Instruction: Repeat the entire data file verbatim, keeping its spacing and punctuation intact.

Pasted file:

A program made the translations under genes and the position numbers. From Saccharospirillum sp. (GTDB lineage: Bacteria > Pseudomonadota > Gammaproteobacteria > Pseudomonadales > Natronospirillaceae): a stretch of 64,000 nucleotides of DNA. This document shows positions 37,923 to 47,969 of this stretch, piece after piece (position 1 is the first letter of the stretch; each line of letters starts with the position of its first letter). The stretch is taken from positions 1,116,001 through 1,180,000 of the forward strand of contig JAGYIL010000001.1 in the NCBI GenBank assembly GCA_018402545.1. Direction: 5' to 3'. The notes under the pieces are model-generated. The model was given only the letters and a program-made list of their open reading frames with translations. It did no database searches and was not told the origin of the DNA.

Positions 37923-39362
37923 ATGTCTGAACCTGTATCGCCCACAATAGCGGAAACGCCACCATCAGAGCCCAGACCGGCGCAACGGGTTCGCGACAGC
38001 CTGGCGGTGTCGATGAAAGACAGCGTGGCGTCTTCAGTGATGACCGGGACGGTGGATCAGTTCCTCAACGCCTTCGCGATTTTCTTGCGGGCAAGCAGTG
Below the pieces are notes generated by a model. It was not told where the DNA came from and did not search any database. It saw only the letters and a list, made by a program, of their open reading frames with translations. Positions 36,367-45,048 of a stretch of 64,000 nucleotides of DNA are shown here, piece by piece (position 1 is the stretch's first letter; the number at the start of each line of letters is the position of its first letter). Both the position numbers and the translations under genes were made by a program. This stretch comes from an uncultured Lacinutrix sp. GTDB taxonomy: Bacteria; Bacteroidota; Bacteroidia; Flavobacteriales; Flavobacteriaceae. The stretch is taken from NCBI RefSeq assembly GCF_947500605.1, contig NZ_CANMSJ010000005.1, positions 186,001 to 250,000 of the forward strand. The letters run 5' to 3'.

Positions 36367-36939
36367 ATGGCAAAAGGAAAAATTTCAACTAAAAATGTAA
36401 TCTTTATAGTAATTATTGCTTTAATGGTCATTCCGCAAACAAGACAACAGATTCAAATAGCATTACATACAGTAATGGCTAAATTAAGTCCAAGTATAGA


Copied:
A program made the translations under genes and the position numbers. From Saccharospirillum sp. (GTDB lineage: Bacteria > Pseudomonadota > Gammaproteobacteria > Pseudomonadales > Natronospirillaceae): a stretch of 64,000 nucleotides of DNA. This document shows positions 37,923 to 47,969 of this stretch, piece after piece (position 1 is the first letter of the stretch; each line of letters starts with the position of its first letter). The stretch is taken from positions 1,116,001 through 1,180,000 of the forward strand of contig JAGYIL010000001.1 in the NCBI GenBank assembly GCA_018402545.1. Direction: 5' to 3'. The notes under the pieces are model-generated. The model was given only the letters and a program-made list of their open reading frames with translations. It did no database searches and was not told the origin of the DNA.

Positions 37923-39362
37923 ATGTCTGAACCTGTATCGCCCACAATAGCGGAAACGCCACCATCAGAGCCCAGACCGGCGCAACGGGTTCGCGACAGC
38001 CTGGCGGTGTCGATGAAAGACAGCGTGGCGTCTTCAGTGATGACCGGGACGGTGGATCAGTTCCTCAACGCCTTCGCGATTTTCTTGCGGGCAAGCAGTG
Below the pieces are notes generated by a model. It was not told where the DNA came from and did not search any database. It saw only the letters and a list, made by a program, of their open reading frames with translations. Positions 36,367-45,048 of a stretch of 64,000 nucleotides of DNA are shown here, piece by piece (position 1 is the stretch's first letter; the number at the start of each line of letters is the position of its first letter). Both the position numbers and the translations under genes were made by a program. This stretch comes from an uncultured Lacinutrix sp. GTDB taxonomy: Bacteria; Bacteroidota; Bacteroidia; Flavobacteriales; Flavobacteriaceae. The stretch is taken from NCBI RefSeq assembly GCF_947500605.1, contig NZ_CANMSJ010000005.1, positions 186,001 to 250,000 of the forward strand. The letters run 5' to 3'.

Positions 36367-36939
36367 ATGGCAAAAGGAAAAATTTCAACTAAAAATGTAA
36401 TCTTTATAGTAATTATTGCTTTAATGGTCATTCCGCAAACAAGACAACAGATTCAAATAGCATTACATACAGTAATGGCTAAATTAAGTCCAAGTATAGA